Only a month into the new year and investors already have plenty to think about, from plunging oil prices to a key election in Greece to dramatic changes in central bank policy, including potentially rising interest rates in the United States. Some of these trends may be viewed as headwinds—or tailwinds—depending how you look at it. Christopher Molumphy, chief investment officer, Franklin Templeton Fixed Income Group®, identifies the prevailing financial themes he’s monitoring in early 2015, and weighs in on the impact of diverging global central bank policy and the potential effect of lower oil prices on consumers and investors.
Christopher J. Molumphy, CFA
Chief Investment Officer
Franklin Templeton Fixed Income Group®
The US economic picture remains relatively upbeat in comparison with some other parts of the globe that are confronting somewhat more challenging conditions. While the eurozone has struggled to tackle its problems and Japan has undertaken unprecedented stimulus measures, the US Federal Reserve (Fed) has determined that the US economy is healthy enough to end its six-year quantitative easing (QE) program.
At its core, the US economy’s single most important driver is its labor markets, and the US labor markets are improving. Nearly 3 million net new jobs were created in the United States in 2014—the best in about 15 years1—and, in turn, unemployment dropped from 6.7% to 5.6% during the 2014 calendar year.2
The Fed has stated that its definition of full employment is an unemployment rate of approximately 5.2% to 5.4%.3 Assuming the United States reaches that target, we think the Fed will start increasing the federal funds rate (its benchmark short-term lending rate), which has been hovering near zero for years. Whether the fed funds rate increases begin in midyear 2015 or perhaps during the third quarter, no one—including us—can predict with certainty, but we think it seems likely we should start seeing rates gradually move up this year.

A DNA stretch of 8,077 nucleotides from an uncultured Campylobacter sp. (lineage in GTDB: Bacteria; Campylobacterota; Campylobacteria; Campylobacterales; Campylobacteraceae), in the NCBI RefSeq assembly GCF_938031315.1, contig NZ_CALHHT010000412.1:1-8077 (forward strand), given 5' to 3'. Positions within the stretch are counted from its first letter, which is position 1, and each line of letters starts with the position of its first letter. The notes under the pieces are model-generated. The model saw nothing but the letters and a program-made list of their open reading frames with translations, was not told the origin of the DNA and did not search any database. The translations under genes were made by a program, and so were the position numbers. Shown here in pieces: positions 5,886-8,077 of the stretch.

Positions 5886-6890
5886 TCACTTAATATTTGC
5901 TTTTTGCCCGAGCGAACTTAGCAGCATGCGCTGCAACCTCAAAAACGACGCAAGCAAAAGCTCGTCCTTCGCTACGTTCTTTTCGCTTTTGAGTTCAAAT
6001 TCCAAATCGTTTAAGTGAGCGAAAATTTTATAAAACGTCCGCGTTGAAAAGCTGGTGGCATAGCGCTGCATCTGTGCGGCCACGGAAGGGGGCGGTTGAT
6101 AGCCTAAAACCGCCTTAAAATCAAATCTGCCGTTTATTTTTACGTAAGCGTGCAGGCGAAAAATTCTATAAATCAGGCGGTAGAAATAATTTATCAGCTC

After years of being told increases were just around the corner, investors may be wondering if US interest rates finally will indeed rise in 2015—or if we’ll see another year that’s much ado about nothing. Looking back to this time last year, at the start of 2014, intermediate-term US Treasuries were yielding about 3%.4 At that time, the market consensus was that rates were definitely going to rise. But intermediate-term Treasuries ended 2014 a touch under 2.2%.5 As 2015 began, the consensus was, again, for intermediate US government rates to tick up. Yet, in mid-January, intermediate-term Treasury yields actually dipped to 1.8%.6
So, where are US rates going in 2015? As long-term, fundamental investors, we think the equilibrium rate—the prevailing interest rate when supply equals demand—for intermediate US Treasuries should be higher and likely will move higher—eventually. Economic growth has been improving, the labor markets have continued to tighten, and wages should rise at some point. Ultimately, that should result in broader inflation and, hence, higher interest rates.